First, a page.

In his book The Right to the City (1968), Henri Lefebvre talks about ending the creation of spaces managed by the logic of profit, to launch a plan of "self-managed territory" that does not leave aside the "historical heritage," nor allow the decomposition of space, but instead works for the restitution of urban centers as places of creation.
Globalization has produced cities without limits whose focus has been on the immediate benefit, directly attacking the preservation of cultural heritage, among other things.
Caring for heritage and bringing it closer to the citizens not only contributes to the construction of a local identity, but also influences constructive and material innovation, as well as improves the quality of life of nearby inhabitants through respect and understanding of past cultures by generating diverse and unique cities.
Mexico is one of the pioneers within the Latin American countries in heritage the preservation. It has been 79 years since the creation of the National Institute of Anthropology and History (INAH), an institution responsible for identifying and ensuring the preservation of the Mexico's cultural heritage. Despite the incredible advances, the decision to work constructively and intervene architecturally, is still quite personal and based on the self-management of the architects.
Below we highlight the work of the designer Nauzet Rodriguez (2nd Place in our first edition of the Refurbishment in Architecture Awards) and his work in heritage preservation in Mérida, Yucatan, Mexico with a contemporary program.
AD: How do you manage this type of project? Are they born from state protection or are they local interventions that arise from users?
NR: The project comes from our own initiative, born and developed by us. The recovery of heritage buildings in the city of Mérida is being carried out mainly thanks to particular initiatives. There are aid programs that rescue facades, but the bulk of the actions fall on the owners. The INAH is the competent body that applies the criteria of recovery and conservation on the property. They are also the ones who determine the suitability of each intervention and its adaptation to new uses or current housing needs.
AD: How do you get people interested in the rescue of real estate?
NZ: I trained as an Industrial Designer and I studied postgraduate specializations in museography and exhibition design. That's where my interest in heritage comes from. The city of Mérida has a great colonial architectural heritage that captivates all its visitors. The possibility of recovering this space that made us fall in love from the first moment arose and we did not hesitate to embark on the project.
In more general terms, recovering/remodeling /rehabilitating are operations with which I deeply connect through design principles. There are infinite spaces in abandonment that must be recovered and in this way try not to expand our footprint beyond the existing limits.
Sticking to the stock is a job that as a designer, requires a very healthy containment of the ego and in turn a very valuable contribution to the drawing of our cities, recovering living space without the increase of the urban sprawl. No new construction, however good it may be, will ever equal the value of our natural environment.
AD: How do you approach the treatment of existing materials and under which criteria do you relate them to the new intervention?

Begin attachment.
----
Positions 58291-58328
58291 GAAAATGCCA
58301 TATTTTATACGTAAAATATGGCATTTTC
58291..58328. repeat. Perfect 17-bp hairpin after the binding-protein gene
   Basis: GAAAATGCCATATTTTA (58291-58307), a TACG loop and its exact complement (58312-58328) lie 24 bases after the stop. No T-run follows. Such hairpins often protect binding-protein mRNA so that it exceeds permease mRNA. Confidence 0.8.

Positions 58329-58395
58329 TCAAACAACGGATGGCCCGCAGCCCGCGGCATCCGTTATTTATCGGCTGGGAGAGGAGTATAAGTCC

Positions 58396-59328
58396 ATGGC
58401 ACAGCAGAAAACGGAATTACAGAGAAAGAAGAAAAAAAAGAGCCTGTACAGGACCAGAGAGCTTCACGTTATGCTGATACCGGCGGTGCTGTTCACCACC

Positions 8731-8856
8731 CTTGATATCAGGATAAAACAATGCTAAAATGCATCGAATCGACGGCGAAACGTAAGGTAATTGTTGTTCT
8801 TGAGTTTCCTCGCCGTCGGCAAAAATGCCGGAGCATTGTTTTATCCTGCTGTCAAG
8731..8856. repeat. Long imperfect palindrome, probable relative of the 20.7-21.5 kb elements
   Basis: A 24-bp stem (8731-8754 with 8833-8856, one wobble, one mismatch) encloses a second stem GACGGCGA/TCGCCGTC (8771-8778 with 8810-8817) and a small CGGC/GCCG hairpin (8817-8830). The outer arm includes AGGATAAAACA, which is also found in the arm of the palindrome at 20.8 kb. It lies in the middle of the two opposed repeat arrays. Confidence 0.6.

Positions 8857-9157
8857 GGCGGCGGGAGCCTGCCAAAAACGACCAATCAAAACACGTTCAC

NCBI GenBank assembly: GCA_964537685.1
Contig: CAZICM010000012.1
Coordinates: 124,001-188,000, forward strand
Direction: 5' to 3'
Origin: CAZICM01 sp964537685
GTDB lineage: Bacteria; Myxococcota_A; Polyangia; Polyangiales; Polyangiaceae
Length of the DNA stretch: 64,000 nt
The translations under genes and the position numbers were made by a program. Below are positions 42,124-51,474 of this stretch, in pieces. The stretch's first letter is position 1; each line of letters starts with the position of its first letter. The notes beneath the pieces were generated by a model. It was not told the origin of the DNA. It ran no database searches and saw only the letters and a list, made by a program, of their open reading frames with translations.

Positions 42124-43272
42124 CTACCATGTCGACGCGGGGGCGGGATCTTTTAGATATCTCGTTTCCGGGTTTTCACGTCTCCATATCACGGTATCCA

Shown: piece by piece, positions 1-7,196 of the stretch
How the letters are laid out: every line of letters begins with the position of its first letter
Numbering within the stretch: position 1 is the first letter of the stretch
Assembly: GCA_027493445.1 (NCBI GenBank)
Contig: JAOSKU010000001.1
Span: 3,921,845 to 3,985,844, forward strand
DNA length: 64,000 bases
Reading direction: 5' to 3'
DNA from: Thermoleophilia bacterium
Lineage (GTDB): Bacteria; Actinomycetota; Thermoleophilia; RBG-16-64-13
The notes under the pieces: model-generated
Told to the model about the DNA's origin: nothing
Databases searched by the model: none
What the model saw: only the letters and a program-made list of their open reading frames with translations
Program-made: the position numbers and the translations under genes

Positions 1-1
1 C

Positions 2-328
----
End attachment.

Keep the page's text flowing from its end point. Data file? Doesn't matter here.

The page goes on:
NR: The existing constructions are everything at the time of recovering/remodeling/rehabilitating. They can be denied or can be accepted. Personally, I believe that the level of success of the proposal depends mainly on the degree of acceptance of the remains. On certain occasions, the correction of deficient remains supposes great improvements in the project. The materials are not unrelated to these criteria. In the case of our project, it has been the scrupulous respect of the previous construction that has finally been more valued by all those people who have commented on the matter: achieving a new use for new experiences without having disturbed in the least what already existed when we arrived. I insist, to contain the ego so as not to "design" anything, is surely the key to this project, to leave with absolute surrender that it is the house itself that gives us the guidelines to work on it. Otherwise, it would have been a failure. Let's say that the objective of the intervention was not to lose the magic that already existed.
AD: What role do you think the furniture occupies in your works? Do you work with local designers?
The furniture is essential to the project. You can not think in a vacuum because in general, nobody lives or enjoys empty spaces. Therefore, it is projected thinking about the dimensions, forms, materials and uses of the furniture. Even more in the project of a bar, where the furniture and its use is as important as the space that houses it. In our case and due to the size of the property, we decided that the furniture would not attract more attention, we wanted to use something that any visitor imagined should be there with the naturalness of the things that always existed. Let's say that we prefer to sin with sobriety than to fall out of tune. However, we do not always apply the same criteria; there are other projects where the margin to incorporate more unique furniture is greater.
Still contemporaneous with Lefebvre's ideas, heritage care in architecture continues to be self-managed and its protection demands active architects in the process. Below, you can see the complete restoration work developed by Nauzet Rodriguez.
35 Text description provided by the architects. The project for this bar has been strictly determined by the nature of the building itself and its cataloging as a Historic Monument by the National Institute of Anthropology and History of Mexico.